Reports of anti-Semitic incidents on U.S. college campuses have increased, much of it attributed to the rise of the anti-Israel Boycott, Divestment and Sanctions movement, a new report has found.
- Study explores what anti-Semitism on U.S. college campuses is all about
- How the on-campus brawl is turning young Jews off Israel
- Jewish students on campus should be free to make up their own minds on Israel
Researchers at the Maurice and Marilyn Cohen Center for Modern Jewish Studies at Brandeis University conducted the study, which was released in late October. It was based on a survey taken in the spring among Jewish undergraduate students at 50 U.S. campuses who applied to go on the Birthright Israel trip.
The study found that Brooklyn College, Northwestern University and many of the schools in the University of California system are “hotspots,” where the majority of Jewish students perceive a hostile environment toward Israel and over one quarter sense a general environment of hostility toward Jews on their campus. On these campuses, it appears that the high rates of anti-Semitic harassment and hostility are largely driven by malice toward Israel.
The study also found that at the University of Wisconsin, Rutgers University and the University of Illinois, hostility toward Jews and anti-Semitic harassment are relatively high but do not seem to be highly connected to criticism of Israel. At these schools, more traditional anti-Semitic stereotypes and tropes seem to be driving the perceived hostility toward Jews.
The study also found that one of the strongest predictors of a perceived hostile environment toward Jews and Israel on campus, according to the Brandeis study, “is the presence of an active Students for Justice in Palestine (SJP) group.”
The campuses selected for the study were not chosen randomly, according to the report, “but were purposely sampled based on the estimated size of the campus Jewish population, geographic diversity, public/private status, selectivity, and prior evidence of high levels of anti-Israel hostility or anti-Semitism.”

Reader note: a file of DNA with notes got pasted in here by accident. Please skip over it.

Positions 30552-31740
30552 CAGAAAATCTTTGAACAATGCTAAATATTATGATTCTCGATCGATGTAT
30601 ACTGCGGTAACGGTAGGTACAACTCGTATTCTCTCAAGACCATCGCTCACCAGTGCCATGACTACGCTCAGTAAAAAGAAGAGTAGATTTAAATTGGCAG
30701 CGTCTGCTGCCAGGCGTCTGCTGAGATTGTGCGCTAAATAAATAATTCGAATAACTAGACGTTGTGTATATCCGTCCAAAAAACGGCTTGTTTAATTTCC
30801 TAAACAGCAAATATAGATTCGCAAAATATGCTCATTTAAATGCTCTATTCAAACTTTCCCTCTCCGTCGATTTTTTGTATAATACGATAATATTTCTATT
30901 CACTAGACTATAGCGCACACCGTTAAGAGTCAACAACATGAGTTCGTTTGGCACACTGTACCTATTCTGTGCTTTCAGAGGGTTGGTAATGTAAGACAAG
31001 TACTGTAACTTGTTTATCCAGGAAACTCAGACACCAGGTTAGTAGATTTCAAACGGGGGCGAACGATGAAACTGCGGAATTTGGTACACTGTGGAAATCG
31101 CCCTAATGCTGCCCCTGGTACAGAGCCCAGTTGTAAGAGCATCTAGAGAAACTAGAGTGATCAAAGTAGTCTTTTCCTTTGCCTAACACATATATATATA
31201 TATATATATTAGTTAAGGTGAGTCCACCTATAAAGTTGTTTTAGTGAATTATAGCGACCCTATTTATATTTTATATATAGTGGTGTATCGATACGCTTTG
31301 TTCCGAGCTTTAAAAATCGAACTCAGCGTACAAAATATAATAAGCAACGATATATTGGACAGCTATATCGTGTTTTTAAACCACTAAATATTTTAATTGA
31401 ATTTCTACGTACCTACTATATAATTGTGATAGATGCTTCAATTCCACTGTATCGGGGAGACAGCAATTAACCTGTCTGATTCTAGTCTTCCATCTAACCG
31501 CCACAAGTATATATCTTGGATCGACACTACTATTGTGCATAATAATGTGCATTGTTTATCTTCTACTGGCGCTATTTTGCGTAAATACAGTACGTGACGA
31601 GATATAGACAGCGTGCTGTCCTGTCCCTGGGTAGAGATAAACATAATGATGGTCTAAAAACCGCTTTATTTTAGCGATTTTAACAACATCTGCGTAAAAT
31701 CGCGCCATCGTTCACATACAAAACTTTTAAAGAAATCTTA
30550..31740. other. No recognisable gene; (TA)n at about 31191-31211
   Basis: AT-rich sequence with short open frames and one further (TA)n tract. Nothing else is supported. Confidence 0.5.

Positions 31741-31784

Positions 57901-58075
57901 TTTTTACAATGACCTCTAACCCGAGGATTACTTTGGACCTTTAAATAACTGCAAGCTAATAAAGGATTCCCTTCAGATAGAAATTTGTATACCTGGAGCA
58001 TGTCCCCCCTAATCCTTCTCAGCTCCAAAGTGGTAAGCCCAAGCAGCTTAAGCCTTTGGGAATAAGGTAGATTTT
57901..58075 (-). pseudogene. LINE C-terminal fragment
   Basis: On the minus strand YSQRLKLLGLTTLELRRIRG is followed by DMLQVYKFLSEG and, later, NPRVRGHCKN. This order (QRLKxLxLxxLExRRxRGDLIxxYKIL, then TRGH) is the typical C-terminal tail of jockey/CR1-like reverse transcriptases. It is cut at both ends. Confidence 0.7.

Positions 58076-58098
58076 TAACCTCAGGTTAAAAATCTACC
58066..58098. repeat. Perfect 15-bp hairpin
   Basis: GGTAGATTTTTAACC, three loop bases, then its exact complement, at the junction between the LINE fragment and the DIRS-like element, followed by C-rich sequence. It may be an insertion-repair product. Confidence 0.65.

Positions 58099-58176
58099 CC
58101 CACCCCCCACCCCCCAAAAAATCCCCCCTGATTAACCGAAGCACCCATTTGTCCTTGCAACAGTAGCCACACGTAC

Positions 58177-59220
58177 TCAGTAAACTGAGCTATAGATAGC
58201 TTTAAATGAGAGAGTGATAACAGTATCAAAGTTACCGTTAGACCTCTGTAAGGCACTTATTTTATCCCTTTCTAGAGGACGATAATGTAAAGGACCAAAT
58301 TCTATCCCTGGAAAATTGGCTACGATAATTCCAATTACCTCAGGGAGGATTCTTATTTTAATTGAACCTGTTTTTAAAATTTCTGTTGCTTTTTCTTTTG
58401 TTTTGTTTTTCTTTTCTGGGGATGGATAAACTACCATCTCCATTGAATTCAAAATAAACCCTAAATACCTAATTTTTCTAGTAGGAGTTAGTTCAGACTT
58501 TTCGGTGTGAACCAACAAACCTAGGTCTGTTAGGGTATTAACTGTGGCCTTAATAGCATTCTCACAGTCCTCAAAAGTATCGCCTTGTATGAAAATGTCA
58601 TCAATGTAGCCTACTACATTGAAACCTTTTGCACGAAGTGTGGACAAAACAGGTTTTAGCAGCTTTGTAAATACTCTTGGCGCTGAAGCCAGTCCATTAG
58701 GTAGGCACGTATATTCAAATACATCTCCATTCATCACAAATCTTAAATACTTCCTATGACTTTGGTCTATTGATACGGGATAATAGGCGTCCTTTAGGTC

Some 75 percent of those surveyed reported hearing hostile remarks toward Israel and more than 20 percent said they had been “blamed for Israel’s actions because they are Jewish.” About one-third of those who answered the survey reported being witness to “some form of anti-Semitic harassment, often Israel related.”
The study also found that there are many schools where anti-Semitism and hostility to Israel are negligible. Respondents at several large private universities, including the University of Miami, Washington University and Syracuse, perceive very little hostility toward Israel, and virtually all of those respondents disagree that there is a hostile environment toward Jews.
The study’s authors concluded that while public discussion has focused on legislative remedies to temper anti-Semitism and anti-Israel hostility on college campuses, based on the present research, “our view is that more emphasis needs to be placed on educational strategies.”
“The complex picture painted by this study not only suggests a different policy emphasis, but also reinforces the importance of systematic research to assess the prevalence of anti-Semitic and anti-Israel environments on campuses, and their impact on Jewish students,” they said. “Future research should focus on understanding the dynamics of hostility as they are reflected on different campuses and how they are experienced by both Jewish and non-Jewish students.”